Thursday, 16 February 2017

Three Travel Stories, Free on Amazon this Weekend (Feb 16-20, 2017)

Three Travel Stories, Free on Amazon this Weekend (Feb 16-20, 2017)

Drive, bike or walk – your choice, with three different travel stories free on Kindle this week. Normally, they go for 99 cents each, but you can get them all for free, and start thinking of your next travel adventure.


On the Road with Bronco Billy

What follows is an account of a ten day journey through western North America during a working trip, delivering lumber from Edmonton Alberta to Dallas Texas, and returning with oilfield equipment. The writer had the opportunity to accompany a friend who is a professional truck driver, which he eagerly accepted. He works as a statistician for the University of Alberta, and is therefore is generally confined to desk, chair, and computer. The chance to see the world from the cab of a truck, and be immersed in the truck driving culture was intriguing. In early May 1997 they hit the road.

Some time has passed since this journal was written and many things have changed since the late 1990’s. That renders the journey as not just a geographical one, but also a historical account, which I think only increases its interest.

We were fortunate to have an eventful trip - a mechanical breakdown, a near miss from a tornado, and a large-scale flood were among these events. But even without these turns of fate, the drama of the landscape, the close-up view of the trucking lifestyle, and the opportunity to observe the cultural habits of a wide swath of western North America would have been sufficient to fill up an interesting journal.

The travelogue is about 20,000 words, about 60 to 90 minutes of reading, at typical reading speeds.

A Ride on the Kettle Valley Rail-Trail

The Kettle Valley Rail Trail is one of the longest and most scenic biking and hiking trails in Canada. It covers a good stretch of the south-central interior of British Columbia, about 600 kilometers of scenic countryside. British Columbia is one of the most beautiful areas of Canada, which is itself a beautiful country, ideal for those who appreciate natural splendour and achievable adventure in the great outdoors.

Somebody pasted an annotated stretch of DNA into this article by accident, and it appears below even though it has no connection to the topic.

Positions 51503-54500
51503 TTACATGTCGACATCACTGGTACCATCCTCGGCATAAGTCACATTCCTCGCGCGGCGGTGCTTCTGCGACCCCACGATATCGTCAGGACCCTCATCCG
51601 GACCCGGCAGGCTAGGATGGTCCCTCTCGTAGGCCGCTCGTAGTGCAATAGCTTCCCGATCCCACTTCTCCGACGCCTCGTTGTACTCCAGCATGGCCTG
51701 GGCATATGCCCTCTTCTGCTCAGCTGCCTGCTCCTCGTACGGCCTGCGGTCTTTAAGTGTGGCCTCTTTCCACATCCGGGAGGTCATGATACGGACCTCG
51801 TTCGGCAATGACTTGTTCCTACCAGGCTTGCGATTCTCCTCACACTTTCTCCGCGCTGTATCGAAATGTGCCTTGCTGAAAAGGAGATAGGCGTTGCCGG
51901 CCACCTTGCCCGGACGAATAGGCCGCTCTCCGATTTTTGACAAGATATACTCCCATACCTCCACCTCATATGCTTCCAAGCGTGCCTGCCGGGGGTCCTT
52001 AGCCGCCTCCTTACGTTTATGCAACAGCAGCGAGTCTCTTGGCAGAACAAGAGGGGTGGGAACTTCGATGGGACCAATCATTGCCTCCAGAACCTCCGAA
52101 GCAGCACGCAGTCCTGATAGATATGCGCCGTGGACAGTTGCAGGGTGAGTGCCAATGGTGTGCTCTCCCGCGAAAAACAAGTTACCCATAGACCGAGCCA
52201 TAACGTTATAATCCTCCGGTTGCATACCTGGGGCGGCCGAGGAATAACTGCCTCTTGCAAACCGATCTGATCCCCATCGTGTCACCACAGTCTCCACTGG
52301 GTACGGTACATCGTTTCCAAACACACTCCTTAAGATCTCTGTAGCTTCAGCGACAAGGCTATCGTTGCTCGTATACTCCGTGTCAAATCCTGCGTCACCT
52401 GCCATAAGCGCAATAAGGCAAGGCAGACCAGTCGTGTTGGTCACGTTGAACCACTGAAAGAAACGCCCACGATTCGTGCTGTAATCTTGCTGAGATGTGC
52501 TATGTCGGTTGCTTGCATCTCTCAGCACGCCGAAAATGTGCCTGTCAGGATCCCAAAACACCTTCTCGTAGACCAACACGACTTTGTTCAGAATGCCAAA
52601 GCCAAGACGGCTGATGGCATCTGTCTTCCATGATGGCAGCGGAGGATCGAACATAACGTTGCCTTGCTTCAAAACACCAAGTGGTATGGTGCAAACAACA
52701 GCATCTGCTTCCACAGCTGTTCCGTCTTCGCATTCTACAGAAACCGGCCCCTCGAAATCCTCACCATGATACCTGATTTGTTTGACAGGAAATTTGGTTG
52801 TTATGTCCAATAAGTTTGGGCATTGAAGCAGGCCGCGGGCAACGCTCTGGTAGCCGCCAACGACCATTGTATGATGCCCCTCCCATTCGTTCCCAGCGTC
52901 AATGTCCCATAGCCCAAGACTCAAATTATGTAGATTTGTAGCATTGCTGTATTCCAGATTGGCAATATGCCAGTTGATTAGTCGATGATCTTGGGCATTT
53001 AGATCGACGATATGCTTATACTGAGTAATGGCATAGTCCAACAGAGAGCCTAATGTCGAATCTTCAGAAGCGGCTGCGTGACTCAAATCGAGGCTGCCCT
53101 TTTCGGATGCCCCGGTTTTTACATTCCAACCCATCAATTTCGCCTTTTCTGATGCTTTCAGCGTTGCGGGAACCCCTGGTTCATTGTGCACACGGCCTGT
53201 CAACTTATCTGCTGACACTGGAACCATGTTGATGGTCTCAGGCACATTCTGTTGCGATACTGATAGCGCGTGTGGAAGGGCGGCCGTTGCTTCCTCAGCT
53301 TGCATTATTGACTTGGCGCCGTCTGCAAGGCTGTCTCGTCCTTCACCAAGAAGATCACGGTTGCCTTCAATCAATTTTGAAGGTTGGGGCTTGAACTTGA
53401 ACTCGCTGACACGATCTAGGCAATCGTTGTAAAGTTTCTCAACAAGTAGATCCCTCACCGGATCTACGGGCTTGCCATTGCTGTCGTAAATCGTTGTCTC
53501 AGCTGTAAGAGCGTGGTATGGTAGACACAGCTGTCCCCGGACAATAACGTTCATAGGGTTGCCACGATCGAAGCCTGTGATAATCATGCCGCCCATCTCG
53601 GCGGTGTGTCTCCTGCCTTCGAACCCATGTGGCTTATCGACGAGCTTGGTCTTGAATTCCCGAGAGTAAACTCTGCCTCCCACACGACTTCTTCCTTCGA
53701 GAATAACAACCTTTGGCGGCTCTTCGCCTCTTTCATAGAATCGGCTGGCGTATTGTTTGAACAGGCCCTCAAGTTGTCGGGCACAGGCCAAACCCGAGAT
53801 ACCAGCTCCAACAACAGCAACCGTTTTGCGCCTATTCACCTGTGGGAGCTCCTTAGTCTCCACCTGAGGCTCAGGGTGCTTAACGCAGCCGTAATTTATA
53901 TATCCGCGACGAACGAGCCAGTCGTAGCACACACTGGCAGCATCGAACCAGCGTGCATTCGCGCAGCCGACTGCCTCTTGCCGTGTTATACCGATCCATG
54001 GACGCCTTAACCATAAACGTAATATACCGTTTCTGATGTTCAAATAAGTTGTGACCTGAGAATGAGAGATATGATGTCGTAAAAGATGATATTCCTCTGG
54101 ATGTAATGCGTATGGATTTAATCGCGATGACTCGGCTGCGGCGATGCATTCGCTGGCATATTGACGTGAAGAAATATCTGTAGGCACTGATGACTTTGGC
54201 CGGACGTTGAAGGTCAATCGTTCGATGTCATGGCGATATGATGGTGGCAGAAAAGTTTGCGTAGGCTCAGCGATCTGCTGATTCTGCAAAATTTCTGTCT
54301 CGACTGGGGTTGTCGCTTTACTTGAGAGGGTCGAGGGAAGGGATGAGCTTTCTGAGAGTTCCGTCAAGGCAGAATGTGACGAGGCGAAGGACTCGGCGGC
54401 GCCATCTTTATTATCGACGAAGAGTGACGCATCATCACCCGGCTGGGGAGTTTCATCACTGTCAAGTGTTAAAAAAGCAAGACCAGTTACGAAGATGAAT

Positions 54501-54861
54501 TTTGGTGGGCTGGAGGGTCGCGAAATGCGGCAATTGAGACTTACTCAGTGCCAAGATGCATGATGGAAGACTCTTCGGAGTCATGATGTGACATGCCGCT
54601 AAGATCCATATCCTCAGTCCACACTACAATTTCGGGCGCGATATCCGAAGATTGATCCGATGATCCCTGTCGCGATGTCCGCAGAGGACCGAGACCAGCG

The trail passes through a great variety of geographical and geological regions, from mountains to valleys, along scenic lakes and rivers, to dry near-desert condition grasslands. It often features towering canyons, spanned by a combination of high trestle bridges and long tunnels, as it passes through wild, unpopulated country. At other times, it remains quite low, in populated valleys, alongside spectacular water features such as beautiful Lake Okanagan, an area that is home to hundreds of vineyards, as well as other civilized comforts.

The trail is a nice test of one’s physical fitness, as well as one’s wits and adaptability, as much of it does travel through true wilderness. The views are spectacular, the wildlife is plentiful and the people are friendly. What more could one ask for?

What follows is a journal of two summers of adventure, biking most of the trail in the late 1990s. It is about 33,000 words in length (2 to 3 hours reading), and contains numerous photographs of the trail. There are also sections containing a brief history of the trail, geology, flora and fauna, and associated information.

After reading this account, you should have a good sense of whether the trail is right for you. If you do decide to ride the trail, it will be an experience you will never forget.

A Walk on the Juan de Fuca Marine Trail

The Juan De Fuca Marine is considered by many to be one of Canada’s finest hiking trails. It hugs the southwestern shore of Vancouver Island, between Jordan River and Port Renfrew for a distance of about 48 kilometres. Like its (perhaps) more famous neighbouring hiking trail just to the north, The West Coast Trail, it features both beach and forest hiking along a rugged coastline. The hiking is a nice test of one’s fitness, the views are spectacular, the wildlife (marine and forest) is plentiful and the people are friendly. What more could one ask for?




What follows is a journal of a five day trip, taken in early September of 2002. It is about 13,000 words in length (60 to 90 minutes reading), and contains numerous photographs of the trail. There are also sections containing a brief history of the trail, geology, flora and fauna, and associated information.